United States ends official relations with Nationalist China
Flags at both the American embassy in Taipei and the Taiwanese embassy in the United States are lowered for the last time as U.S. relations with Taiwan officially come to an end. On January 1, 1979 the United States officially recognized the government of the People’s Republic of China in Beijing.
The American decision to sever relations with Taiwan and grant recognition to the People’s Republic of China was hotly resented by representatives of the Chinese Nationalist government. In a brief ceremony accompanying the lowering of the Taiwanese flag, a Chinese Nationalist official declared that the action “did not mean that we are giving up our fight against communism.” He strongly criticized American President Jimmy Carter for cutting off ties with “a loyal friend and ally of the United States” in exchange for normalizing relations with “our enemy, the Chinese Communist regime.” American officials had little comment, except to assure those seeking visas and other services in Taiwan that the U.S. embassy would continue to help them until March 1, 1979. At that time, a “nongovernmental” office would take over those duties.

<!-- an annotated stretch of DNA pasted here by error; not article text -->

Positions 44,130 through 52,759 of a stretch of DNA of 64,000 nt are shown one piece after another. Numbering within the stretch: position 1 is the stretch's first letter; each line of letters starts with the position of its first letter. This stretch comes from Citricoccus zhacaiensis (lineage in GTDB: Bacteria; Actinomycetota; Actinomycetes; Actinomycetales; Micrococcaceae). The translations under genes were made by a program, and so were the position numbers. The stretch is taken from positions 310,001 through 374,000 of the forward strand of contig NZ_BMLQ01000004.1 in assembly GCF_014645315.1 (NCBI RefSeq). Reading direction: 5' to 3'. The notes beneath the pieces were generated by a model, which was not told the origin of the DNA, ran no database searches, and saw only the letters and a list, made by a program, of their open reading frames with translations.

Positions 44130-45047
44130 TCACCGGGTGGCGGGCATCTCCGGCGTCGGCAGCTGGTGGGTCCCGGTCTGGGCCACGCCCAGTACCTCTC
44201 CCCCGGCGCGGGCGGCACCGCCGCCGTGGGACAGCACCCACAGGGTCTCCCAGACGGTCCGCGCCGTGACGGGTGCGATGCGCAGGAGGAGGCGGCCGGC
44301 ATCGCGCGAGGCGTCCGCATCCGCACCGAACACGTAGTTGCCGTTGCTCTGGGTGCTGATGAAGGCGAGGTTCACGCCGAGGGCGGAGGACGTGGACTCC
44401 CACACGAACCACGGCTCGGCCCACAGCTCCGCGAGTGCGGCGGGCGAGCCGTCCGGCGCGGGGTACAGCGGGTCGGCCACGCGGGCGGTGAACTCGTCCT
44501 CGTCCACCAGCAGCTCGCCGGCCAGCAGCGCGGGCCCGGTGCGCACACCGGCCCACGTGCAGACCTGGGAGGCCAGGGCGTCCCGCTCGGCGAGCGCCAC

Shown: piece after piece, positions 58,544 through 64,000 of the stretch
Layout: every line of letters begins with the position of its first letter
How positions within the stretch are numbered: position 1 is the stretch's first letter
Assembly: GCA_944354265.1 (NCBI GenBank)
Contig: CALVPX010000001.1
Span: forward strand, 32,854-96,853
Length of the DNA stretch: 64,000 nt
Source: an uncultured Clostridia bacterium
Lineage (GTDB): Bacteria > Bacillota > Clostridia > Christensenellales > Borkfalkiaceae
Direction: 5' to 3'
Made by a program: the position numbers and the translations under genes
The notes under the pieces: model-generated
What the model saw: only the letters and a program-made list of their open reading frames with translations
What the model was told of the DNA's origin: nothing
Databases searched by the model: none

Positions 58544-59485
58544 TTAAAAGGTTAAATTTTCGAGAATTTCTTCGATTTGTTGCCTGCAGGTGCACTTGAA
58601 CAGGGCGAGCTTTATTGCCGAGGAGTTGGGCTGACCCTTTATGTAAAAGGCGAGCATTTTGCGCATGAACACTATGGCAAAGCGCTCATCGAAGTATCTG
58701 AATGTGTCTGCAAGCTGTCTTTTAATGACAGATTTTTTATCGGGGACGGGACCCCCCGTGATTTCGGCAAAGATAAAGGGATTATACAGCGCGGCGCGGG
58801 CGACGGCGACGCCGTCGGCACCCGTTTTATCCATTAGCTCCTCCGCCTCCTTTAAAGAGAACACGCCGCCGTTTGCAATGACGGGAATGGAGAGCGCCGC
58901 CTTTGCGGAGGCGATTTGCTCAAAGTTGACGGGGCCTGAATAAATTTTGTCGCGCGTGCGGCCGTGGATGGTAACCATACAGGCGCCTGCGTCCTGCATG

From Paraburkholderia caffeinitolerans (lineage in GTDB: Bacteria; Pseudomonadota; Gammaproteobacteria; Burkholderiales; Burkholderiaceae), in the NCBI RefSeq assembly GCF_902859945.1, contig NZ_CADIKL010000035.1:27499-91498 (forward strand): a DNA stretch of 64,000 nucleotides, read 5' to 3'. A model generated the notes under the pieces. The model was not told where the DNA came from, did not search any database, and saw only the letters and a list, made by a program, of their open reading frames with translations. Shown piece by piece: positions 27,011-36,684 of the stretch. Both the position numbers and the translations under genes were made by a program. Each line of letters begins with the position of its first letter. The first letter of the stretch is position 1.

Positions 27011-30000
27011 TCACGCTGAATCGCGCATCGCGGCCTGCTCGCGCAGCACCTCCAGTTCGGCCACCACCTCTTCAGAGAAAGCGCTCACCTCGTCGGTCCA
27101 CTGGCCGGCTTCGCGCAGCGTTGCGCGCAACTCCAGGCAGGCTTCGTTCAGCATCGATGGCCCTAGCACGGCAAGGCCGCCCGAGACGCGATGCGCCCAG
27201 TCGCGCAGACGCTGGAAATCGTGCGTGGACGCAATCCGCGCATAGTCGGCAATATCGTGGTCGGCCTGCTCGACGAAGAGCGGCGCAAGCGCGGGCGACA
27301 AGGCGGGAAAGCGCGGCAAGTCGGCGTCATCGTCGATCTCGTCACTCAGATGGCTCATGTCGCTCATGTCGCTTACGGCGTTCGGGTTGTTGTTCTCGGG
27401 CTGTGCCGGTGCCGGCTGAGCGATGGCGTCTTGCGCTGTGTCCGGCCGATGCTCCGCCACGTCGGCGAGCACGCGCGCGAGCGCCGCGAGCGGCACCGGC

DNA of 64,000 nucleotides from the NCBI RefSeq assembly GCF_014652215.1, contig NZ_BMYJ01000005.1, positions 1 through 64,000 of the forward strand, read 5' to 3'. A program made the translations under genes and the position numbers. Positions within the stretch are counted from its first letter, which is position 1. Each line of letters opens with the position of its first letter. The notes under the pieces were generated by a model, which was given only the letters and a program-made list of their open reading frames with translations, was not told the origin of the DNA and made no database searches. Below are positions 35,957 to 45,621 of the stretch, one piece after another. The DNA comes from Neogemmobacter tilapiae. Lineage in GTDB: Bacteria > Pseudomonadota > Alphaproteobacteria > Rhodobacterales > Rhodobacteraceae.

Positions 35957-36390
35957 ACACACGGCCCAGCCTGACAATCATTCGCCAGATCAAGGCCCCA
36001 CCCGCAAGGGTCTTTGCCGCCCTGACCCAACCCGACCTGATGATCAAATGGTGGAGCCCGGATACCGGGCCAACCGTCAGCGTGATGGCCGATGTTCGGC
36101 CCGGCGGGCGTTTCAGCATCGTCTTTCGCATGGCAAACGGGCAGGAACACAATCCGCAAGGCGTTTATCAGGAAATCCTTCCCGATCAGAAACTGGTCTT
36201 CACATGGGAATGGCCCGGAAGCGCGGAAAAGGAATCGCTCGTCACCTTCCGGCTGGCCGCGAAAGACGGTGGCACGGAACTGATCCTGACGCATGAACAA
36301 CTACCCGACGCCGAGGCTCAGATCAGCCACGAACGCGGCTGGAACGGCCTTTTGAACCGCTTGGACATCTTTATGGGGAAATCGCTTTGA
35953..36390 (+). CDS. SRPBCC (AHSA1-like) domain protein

It was a rather quiet end to nearly 30 years of American refusal to grant official recognition to the communist government of mainland China. The U.S. decision to maintain strong relations with the Nationalist government on Taiwan had been the main roadblock to diplomatic relations between America and the People’s Republic of China. By the late 1970s, the desire for closer economic relations with communist China and the belief that diplomatic relations with the PRC might act as a buffer against Soviet aggression led U.S. officials to view continued relations with Taiwan as counterproductive. President Carter’s decision to sever relations with Taiwan removed that obstacle. One of the oldest and most antagonistic relationships of the Cold War seemed to be thawing.
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